By Thomas Lux
which regenerate their tails
and also eat only the tails of other electric eels,
presumably smaller, who, in turn, eat …
Without consulting an ichthyologist — eels
are fish — I defer to biology’s genius.
I know little of their numbers
and habitat, other than they are river dwellers.
Guess which river. I have only a note,
a note taken in reading
or fever — I can’t tell, from my handwriting, which. All
I know is it seems
sensible, sustainable: no fish dies,
nobody ever gets so hungry he bites off more
than a tail; the sting, the trauma
keeps the bitten fish lean and alert.
The need to hide while regrowing a tail teaches guile.
They’ll eat smaller tails for a while.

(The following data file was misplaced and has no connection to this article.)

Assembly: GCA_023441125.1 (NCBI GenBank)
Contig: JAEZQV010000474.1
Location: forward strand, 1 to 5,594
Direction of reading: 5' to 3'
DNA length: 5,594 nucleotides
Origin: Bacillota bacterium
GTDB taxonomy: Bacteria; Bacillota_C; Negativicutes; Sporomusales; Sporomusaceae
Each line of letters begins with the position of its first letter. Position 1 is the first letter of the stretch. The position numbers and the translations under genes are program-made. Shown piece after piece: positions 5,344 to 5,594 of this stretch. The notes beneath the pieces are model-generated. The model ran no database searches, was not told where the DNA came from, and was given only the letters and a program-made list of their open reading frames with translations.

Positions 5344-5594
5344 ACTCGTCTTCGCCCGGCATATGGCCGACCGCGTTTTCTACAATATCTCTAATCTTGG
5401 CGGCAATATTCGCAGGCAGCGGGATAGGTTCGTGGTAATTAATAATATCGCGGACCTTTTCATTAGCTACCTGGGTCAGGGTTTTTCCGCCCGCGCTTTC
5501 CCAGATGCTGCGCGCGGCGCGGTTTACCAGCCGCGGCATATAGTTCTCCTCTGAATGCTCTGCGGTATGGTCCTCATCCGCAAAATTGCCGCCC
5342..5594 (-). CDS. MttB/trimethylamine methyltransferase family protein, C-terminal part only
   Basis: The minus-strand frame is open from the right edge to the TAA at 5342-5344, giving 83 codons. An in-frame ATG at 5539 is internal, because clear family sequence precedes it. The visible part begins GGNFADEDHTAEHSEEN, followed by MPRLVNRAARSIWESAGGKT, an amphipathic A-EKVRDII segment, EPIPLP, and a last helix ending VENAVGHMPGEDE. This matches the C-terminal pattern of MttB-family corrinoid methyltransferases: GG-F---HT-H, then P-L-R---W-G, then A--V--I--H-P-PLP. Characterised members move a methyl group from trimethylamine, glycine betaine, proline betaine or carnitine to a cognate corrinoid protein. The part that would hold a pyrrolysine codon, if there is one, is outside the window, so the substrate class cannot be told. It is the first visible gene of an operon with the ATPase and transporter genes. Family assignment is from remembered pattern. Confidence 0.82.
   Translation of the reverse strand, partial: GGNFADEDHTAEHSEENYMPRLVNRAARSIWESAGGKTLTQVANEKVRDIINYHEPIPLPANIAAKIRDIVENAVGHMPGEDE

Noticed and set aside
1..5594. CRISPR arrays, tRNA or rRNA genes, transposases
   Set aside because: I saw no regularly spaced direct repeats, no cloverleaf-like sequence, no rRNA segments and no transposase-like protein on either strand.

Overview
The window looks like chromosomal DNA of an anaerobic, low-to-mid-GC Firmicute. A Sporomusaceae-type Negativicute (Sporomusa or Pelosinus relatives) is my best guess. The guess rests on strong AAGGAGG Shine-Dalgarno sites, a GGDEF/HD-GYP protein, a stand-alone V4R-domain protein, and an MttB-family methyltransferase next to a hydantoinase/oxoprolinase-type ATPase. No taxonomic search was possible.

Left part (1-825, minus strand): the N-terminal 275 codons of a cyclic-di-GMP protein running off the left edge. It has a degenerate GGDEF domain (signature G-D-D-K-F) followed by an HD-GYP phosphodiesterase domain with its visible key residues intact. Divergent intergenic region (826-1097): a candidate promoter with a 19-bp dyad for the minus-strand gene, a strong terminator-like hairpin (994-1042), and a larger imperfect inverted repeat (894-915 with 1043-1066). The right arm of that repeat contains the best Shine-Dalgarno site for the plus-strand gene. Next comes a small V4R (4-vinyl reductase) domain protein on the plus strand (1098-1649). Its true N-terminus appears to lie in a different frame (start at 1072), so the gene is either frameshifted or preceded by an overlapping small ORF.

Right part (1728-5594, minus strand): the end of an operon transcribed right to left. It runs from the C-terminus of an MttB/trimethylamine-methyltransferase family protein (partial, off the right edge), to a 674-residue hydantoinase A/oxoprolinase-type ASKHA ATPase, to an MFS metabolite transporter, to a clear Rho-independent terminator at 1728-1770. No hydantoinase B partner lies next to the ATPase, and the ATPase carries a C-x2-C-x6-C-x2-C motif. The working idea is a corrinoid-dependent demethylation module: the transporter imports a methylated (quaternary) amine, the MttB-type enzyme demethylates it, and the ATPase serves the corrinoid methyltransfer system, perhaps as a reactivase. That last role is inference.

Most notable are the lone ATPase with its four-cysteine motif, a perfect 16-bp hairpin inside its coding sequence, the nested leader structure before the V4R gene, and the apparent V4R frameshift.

These eels, these eels themselves are odes!
More By This Poet
It's the Little Towns I Like
It’s the little towns I like
with their little mills making ratchets
and stanchions, elastic web,
name it. I like them in New England,
bad jobs good enough to live...
Tarantulas on the Lifebuoy
For some semitropical reason
when the rains fall
relentlessly they fall
into swimming pools, these otherwise
bright and scary
arachnids. They can swim
a little, but not for long
and they can’t climb the ladder out.
They usually drown—but
if you want their favor,
if you believe there is justice,
More Poems about Nature
Listening in Deep Space
We've always been out looking for answers,
telling stories about ourselves,
searching for connection, choosing
to send out Stravinsky and whale song,
which, in translation, might very well be
our undoing instead of a welcome.
We launch satellites, probes, telescopes
unfolding like origami, navigating
geomagnetic storms, major disruptions.
At the Equinox
The tide ebbs and reveals orange and purple sea stars.
I have no theory of radiance,
but after rain evaporates
off pine needles, the needles glisten.
In the courtyard, we spot the rising shell of a moon,